So, Does Lemongrass Keep Mosquitoes Away?

Whether you’re out camping, taking care of your property or in the middle of a desperate survival situation, if there’s one thing that’s guaranteed to make things worse, it has got to be biting mosquitoes.


Mosquito bites are incredibly annoying and also sometimes dangerous because these little bloodsuckers transmit all sorts of heinous diseases.

Sure, you can reach for a can of bug spray to fend them off but what if you don’t have any? Or what if you are worried about side effects from the chemicals?

Other natural and improvised means might prove effective. How about lemongrass? Will lemongrass help repel mosquitoes?

Yes, lemongrass can keep mosquitoes away since the essential oil extracted from the plant is potent, all natural, and will prevent bites. Although not nearly as effective, leaving the plant growing also provides some mild insect repellent properties.

Interesting stuff, and definitely good to know if you are worried about your skin absorbing huge amounts of the chemical cocktails typically found in modern bug sprays.

It is entirely possible to use lemongrass as a natural and effective ingredient in a mosquito-repelling formula. I’ll tell you what you need to know down below.

How Do Mosquitoes Find You?

Before we delve into how exactly lemongrass works to protect you from mosquitoes, it is helpful to know how mosquitoes find their prey- that means you!

Mosquitoes are highly adapted to locate warm-blooded animals to bite, and they do this by homing in on body heat, movement and your exhaled carbon dioxide when you are breathing.

This means that if you’re outside, working hard and sweating, they will have an easier time finding you and also because of the lactic acid your body is producing.

In short, it’s very hard to hide from a mosquito, so you need to repel them, and that’s where lemongrass comes in.

So Why Does Lemongrass Work to Keep Mosquitoes Away?

Lemongrass oil doesn’t make you invisible to mosquitoes but it does actively repel them by deterring them from biting you.

If a mosquito does not feel comfortable committing to a bite, they will leave you alone and look for other prey.

By smearing lemongrass oil on your skin, whether or not it is extracted by itself or placed in a base solution like an ointment or cream, mosquitoes will avoid any skin where the lemongrass oil is.

Maybe it’s an irritant, maybe they hate the taste of it or maybe it is actively harmful to them.

Whatever the case, they won’t bite you if you have treated yourself with lemongrass oil.

Is Lemongrass the Same as a Citronella Plant?

There are a few points of confusion concerning lemongrass as a mosquito repellent plant.

Lemongrass is also known as citronella grass, and is sometimes confused for geraniums which are also citronella-scented, a type called, unimaginatively enough, the scented geranium.

The two plants don’t look anything alike, but if you see one labeled citronella on its tag, you might jump the gun and buy the scented geranium instead of the lemongrass which is what you are actually after: scented geraniums are nowhere near as effective, even though they smell like citronella.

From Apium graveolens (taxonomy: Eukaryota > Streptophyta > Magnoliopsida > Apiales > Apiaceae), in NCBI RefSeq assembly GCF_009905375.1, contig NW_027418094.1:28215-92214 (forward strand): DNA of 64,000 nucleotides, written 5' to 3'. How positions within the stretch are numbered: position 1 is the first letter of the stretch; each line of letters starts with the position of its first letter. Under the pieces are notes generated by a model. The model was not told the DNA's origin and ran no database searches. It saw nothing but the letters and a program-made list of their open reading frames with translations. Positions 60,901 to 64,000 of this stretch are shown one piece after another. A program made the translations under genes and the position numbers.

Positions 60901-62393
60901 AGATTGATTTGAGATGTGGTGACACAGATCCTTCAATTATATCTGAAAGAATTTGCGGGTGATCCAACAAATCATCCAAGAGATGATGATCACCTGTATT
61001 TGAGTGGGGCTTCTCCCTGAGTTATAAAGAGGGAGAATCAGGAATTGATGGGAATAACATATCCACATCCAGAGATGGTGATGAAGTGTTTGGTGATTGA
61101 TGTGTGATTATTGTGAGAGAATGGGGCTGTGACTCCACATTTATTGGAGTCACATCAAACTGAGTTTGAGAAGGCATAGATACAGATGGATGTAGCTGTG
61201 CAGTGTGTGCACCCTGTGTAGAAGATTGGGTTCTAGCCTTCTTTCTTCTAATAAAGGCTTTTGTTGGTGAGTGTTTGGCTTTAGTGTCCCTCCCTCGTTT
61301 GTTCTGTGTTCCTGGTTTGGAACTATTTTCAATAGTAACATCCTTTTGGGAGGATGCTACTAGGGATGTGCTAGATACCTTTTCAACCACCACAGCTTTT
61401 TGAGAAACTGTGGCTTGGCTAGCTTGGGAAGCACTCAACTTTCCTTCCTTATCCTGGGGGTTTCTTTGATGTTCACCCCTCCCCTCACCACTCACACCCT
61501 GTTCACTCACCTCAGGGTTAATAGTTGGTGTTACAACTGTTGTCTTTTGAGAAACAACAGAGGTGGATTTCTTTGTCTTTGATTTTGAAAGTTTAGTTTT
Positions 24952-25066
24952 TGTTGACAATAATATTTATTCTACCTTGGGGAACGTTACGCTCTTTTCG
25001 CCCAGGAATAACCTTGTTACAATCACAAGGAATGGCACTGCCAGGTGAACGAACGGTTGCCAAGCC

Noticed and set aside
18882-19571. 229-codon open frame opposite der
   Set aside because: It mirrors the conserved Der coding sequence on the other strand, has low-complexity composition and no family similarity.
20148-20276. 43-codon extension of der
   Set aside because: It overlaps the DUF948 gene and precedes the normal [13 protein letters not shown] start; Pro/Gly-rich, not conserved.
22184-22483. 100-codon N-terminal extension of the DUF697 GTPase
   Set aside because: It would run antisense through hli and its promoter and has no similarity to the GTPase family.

To prevent confusion, look for a plant called lemongrass, Citronella grass or one that is referred to by its scientific name of Cymbopogon citratus. Then you’ll know you have the genuine article…

How to Prepare Lemongrass as a Mosquito Repellent

As mentioned above, lemongrass is not as effective as people think for repelling mosquitoes when it’s just sitting there growing.

Yes, it has a fragrant aroma that is distinctly recognizable and if you’ve grown up believing that that aroma will naturally repel mosquitoes, you’re probably going to be covered with bites in short order.

Yes, it has some mild deterrent properties, but nothing like the protection that you’ll need.

To put lemongrass to work for you as a mosquito repellent, you must extract the oil from the leaves of the plant.

You can do this by mashing the thin blades of grass using a mortar and pestle or any other means to crush them.

Then you can collect the oils and other liquid oozing out of the plant and concoct a homebrew mosquito repellent with it or apply it directly.

Alternatively, you can also gently simmer the leaves and just enough water to cover them until the water turns a distinct yellow color.

Strain out the leaves and then you can use the mixture in the same way.

How Often Should You Use Lemongrass to Repel Mosquitoes?

Using lemongrass oil directly or as an ingredient in a mosquito repellent seems to give protection for anywhere from 2 to 3 hours depending on conditions.

If you are sweating heavily or rubbing against stuff, you’ll need to apply it more frequently. If you’re staying reasonably cool, calm and undisturbed it will last longer.

Is Lemongrass Safe to Use as Mosquito Repellent?

Generally yes. Lemongrass is about as safe as anything can be, it does not seem to cause irritation or side effects in the low concentrations that it will be in through common extraction techniques.

However, it’s critical that you carefully test yourself with a small dab of lemongrass oil on the inside of your forearm before you commit to smearing it all over your body: some people are allergic to lemongrass!

If that happens, you’ll wind up covered with hives or red welts no matter what sort of biting bug you are facing.

Also, there is some evidence to suggest that repeated applications of various essential oils can promote sensitivity and irritation of skin.

So once again it’s definitely worthwhile to do your due diligence and test the efficacy of lemongrass oil on yourself for half a day or even longer to see if any unwanted side effects manifest.

You’ll be a lot happier that you found out in the comfort of your own home or backyard and not when you’re getting ambushed by mosquitoes by the lake or deep in the woods.

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